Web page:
Improving Reflection for Effective Eportfolios

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Improving Reflection for Effective Eportfolios. Karen Ramsay Johnson and Susan Kahn IUPUI. What is reflection?. Metacognition Self-examination/self-assessment Re-processing ideas to support understanding Integration Questioning assumptions Perceiving multiple contexts or perspectives. - PowerPoint PPT Presentation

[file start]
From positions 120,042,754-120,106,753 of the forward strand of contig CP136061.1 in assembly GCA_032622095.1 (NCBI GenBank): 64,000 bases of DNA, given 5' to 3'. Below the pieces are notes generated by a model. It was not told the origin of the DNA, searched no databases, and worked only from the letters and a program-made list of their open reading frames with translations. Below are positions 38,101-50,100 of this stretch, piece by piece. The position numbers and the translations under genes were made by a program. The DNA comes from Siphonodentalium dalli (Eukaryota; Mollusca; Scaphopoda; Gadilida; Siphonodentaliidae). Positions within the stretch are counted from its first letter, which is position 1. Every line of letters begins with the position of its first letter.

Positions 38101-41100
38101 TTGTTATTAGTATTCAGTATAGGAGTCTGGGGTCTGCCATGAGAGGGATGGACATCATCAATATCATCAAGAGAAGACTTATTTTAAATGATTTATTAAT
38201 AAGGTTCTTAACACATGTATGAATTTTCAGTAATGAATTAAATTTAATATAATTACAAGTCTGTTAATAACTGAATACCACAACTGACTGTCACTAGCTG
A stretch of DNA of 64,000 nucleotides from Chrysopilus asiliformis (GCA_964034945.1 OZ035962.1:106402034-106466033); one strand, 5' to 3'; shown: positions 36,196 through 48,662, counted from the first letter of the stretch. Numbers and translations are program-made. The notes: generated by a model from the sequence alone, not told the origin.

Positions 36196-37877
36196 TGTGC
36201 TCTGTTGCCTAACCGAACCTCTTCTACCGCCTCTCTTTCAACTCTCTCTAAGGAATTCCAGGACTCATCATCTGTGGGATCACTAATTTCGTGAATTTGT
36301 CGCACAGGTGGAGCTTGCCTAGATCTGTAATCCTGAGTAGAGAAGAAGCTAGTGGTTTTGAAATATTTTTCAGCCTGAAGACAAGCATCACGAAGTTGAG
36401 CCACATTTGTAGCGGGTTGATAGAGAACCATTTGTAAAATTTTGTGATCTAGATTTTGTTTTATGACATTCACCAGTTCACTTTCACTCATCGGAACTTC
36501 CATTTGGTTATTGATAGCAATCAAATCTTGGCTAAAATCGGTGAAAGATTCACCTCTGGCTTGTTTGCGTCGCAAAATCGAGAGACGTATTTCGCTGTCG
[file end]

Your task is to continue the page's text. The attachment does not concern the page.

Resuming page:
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<p>PowerPoint Presentation</p> <p>Improving Reflection for Effective Eportfolios</p> <p>Karen Ramsay Johnson and Susan KahnIUPUI1What is reflection?MetacognitionSelf-examination/self-assessmentRe-processing ideas to support understandingIntegrationQuestioning assumptionsPerceiving multiple contexts or perspectives</p> <p>2Forms of ReflectionAccount/analysis of a processReview of progressGoal-settingSynthesisAnalysis of an experienceAnalysis that connects a series of experiences Analysis of an artifactAnalysis that connects a series of artifacts3Claims About Value of ReflectionReflection helps students make knowledge by articulating connectionsReflection introduces students to new kinds of self-assessment that they carry into the rest of their livesReflection helps develop habits of reflective practiceReflection supports deeper engagement in learningReflection provides evidence of learning not available by other means4ChallengesHow do we teach students to reflect? (Some students lack experience with reflection)Design and scaffoldingWhen and how often?(Some) students view of their education as a series of discrete, unrelated courses (vs. folio thinking)Balancing needs of stronger and weaker students</p> <p>5First-Generation ChallengesFostering students ability to question preconceptions about the value of reflectionModifying concepts appropriate for traditional students so that non-traditional students see the value of their non-academic experienceMaintaining first-generation students pride in their educational achievements while helping them form realistic expectations for the job market</p> <p>6Two Components (incorporated into webfolio):Career/Professional DevelopmentEnglish in the World/Global Citizenship</p> <p>E450: The Capstone Seminar</p> <p>8</p> <p>9E450: The Capstone SeminarDesired OutcomesIntegrate learningArticulate learning in terms meaningful to employers and other audiencesUse evidence to substantiate claims about abilities and skillsFoster metacognition and empowerment for learningBuild confidence in value of degree10</p> <p>Strategies: A multi-faceted approach to reflection</p> <p>Three Short reflections, peer-reviewed and revised:Personal: an experience that is understood differently in the presentTextual Reflection: a transformative encounter with a text (loosely defined)Career: Use of two or more artifacts to demonstrate skills relevant to job or further educationCulminating reflection on English in the World An extended reflection on students long term goals both professional and civic</p> <p>11Write short reflections before writing final component reflection essayGuided peer reviewRubric with discussionIncorporate readings about metacognition andreflectionIndividual conferencesOur strategiesLessons LearnedSuccessful reflective practice requires more than one courses exposureSome students are sincerely baffled by the whole concept of reflectionStudents who are most challenged by reflection are usually those who also find it hard to question preconceptionsStudents with double majors or minors are usually the most skilled at reflectionStudents who take reflection most seriously emerge with greater confidence in the validity of their learning and in the value of their college degrees13 I never thought there would be an overarching theme to my college career . . . . Through my work as an English major, which has included taking classes in literature and writing and linguistics and editing, I have realized that the one overarching theme is the power that words have to change the world; and as a Political Science major I have been blessed and cursed with the ability to see and understand those changes in a way that is sometimes heartbreakingly real . . . . There is a gift that English majors are given that we sometimes forget about and take for granted . . . it is our desire and ability to see everyone in the world as people with stories that can turn on a dime when one simple word is spoken to them or about them.14Everybody has a storyWriting Invisible Indians created awareness in myself. Being an open-minded individual does not mean absence of judgment, moral perfection or color blindness. It is about being aware of other people. Its about being honest with yourself about your own thoughts and being inquisitive about the viewpoints of others. It is easy to get caught up in ourselves and not realize that everybody has a different history and a different story. I think that is where English and literature are so powerful in the world. Everybody has a story to tell.15Will This Thing Float?If geography is the study of the world and its people, English is the study of people and their world.Part of the beauty of my Liberal Arts education is adaptability. Obviously, there is more than one way in which my ideas can be packaged.My message in Justice is Blind is one that I could develop through writing a journalistic pieceWhat I am most grateful for, in my Liberal Arts education, is that I have not been armed with only a specific set of skills or molded and formed for one particular occupationI may still be adrift at sea, but I have a damn good piece of wood to float on. 16Practice makes perfect?People always say practice makes perfect, but the truth is, it doesnt. Practice only makes you a little better than you were previously. That is a distinction that I have had to come to terms with as a writer, and it is the hardest lesson that I have had to learn as a student of English.17Contact UsSusan Kahn: skahn@iupui.edu</p> <p>Karen Johnson: kjohnso6@iupui.edu</p> <p>18</p>